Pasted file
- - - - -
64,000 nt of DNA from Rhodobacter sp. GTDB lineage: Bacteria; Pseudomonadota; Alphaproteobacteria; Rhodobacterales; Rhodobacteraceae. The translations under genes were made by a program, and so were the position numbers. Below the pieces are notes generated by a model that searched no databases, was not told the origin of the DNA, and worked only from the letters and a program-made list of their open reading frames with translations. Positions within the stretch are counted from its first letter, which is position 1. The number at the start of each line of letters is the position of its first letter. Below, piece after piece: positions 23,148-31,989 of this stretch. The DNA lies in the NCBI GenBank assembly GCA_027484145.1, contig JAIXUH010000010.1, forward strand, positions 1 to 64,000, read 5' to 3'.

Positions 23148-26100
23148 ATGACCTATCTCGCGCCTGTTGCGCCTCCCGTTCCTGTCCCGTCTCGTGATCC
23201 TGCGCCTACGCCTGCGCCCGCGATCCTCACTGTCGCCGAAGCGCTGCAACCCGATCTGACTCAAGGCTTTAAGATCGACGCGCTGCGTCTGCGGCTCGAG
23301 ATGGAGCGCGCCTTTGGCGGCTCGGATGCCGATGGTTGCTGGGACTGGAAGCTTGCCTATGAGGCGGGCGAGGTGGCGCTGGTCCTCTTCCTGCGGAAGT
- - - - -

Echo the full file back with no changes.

64,000 nt of DNA from Rhodobacter sp. GTDB lineage: Bacteria; Pseudomonadota; Alphaproteobacteria; Rhodobacterales; Rhodobacteraceae. The translations under genes were made by a program, and so were the position numbers. Below the pieces are notes generated by a model that searched no databases, was not told the origin of the DNA, and worked only from the letters and a program-made list of their open reading frames with translations. Positions within the stretch are counted from its first letter, which is position 1. The number at the start of each line of letters is the position of its first letter. Below, piece after piece: positions 23,148-31,989 of this stretch. The DNA lies in the NCBI GenBank assembly GCA_027484145.1, contig JAIXUH010000010.1, forward strand, positions 1 to 64,000, read 5' to 3'.

Positions 23148-26100
23148 ATGACCTATCTCGCGCCTGTTGCGCCTCCCGTTCCTGTCCCGTCTCGTGATCC
23201 TGCGCCTACGCCTGCGCCCGCGATCCTCACTGTCGCCGAAGCGCTGCAACCCGATCTGACTCAAGGCTTTAAGATCGACGCGCTGCGTCTGCGGCTCGAG
23301 ATGGAGCGCGCCTTTGGCGGCTCGGATGCCGATGGTTGCTGGGACTGGAAGCTTGCCTATGAGGCGGGCGAGGTGGCGCTGGTCCTCTTCCTGCGGAAGT